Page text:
Online Exclusive Q&A: The evolution of Digital Twins

During the 24th Annual ARC Industry Forum in Orlando, FL, Hydrocarbon Processing (HP) had the opportunity to meet with Anne-Marie Walters, Global Marketing Director at Bentley Systems to discuss the evolution of Digital Twins technology and how Bentley software is optimizing plant operations across various industries. 

HP: The concept of a digital twin is not new, but how is Bentley taking the next step in the evolution of digital twins?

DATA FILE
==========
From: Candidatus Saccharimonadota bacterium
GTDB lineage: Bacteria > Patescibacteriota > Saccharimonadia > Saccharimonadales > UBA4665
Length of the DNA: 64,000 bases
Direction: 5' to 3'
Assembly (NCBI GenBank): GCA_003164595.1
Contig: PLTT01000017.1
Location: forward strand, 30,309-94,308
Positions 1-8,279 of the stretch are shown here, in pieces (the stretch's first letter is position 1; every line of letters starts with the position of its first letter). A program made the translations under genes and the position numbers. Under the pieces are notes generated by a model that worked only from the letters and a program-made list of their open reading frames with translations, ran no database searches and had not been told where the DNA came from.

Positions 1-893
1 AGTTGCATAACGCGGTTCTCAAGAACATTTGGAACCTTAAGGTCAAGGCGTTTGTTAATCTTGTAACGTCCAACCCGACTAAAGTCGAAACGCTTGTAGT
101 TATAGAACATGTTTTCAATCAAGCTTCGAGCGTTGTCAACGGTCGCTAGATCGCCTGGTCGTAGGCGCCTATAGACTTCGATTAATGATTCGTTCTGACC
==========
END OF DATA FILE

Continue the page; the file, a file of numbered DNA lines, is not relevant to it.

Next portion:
Anne-Marie: You're right, digital twins aren’t new, and most people think it's a combination of the operation technologies (OT) like sensors and IoT devices with systems that you use for business (IT). Bentley believes a digital twin also needs what we call engineering technology (ET). The convergence of OT and IT has been talked about for a long time. But, from a digital twins perspective, what is different is the ability to see in real time exactly what is going on in your plant in context and with a timeline of how the plant has changed over time.    In our world that's the up to date 3D model and all the drawings and information that people use to figure out what the machinery is made up of or what their plants are made up of. The ability to see real-time operations information combined with the work orders or what you should be doing, in that context of the 3D engineering environment, is what we mean by digital twin. Really, the key for Bentley is keeping that digital engineering environment up to date. One complaint we hear often, with respect to digital twins, are out-of-date drawings. Our users find it very difficult to keep that information up to date. For example, one of the organizations we work with said that it took six months to record those changes carried out during maintenance. So, what Bentley is bringing to digital twins is up-to-date engineering information with a current view of the plant. We do that by bringing 1D spreadsheets, 2D schematic drawings, and 3D models together and combining the data with, what our CEO would say, “breakthrough technology,” called reality modeling. Reality modeling captures the plant’s condition through photography, videos, and laser scans and turns these images into a 3D reality mesh. Imagine there are sensors and cameras at your plant capturing information and turning it into a 3D reality mesh to give you context and insight into operations. Another aspect to note is that time is also important when considering digital twins. Being able to see what has changed over time and to predict what might happen. Bentley refers to this as the fourth dimension, or 4D. That's what digital twins really mean.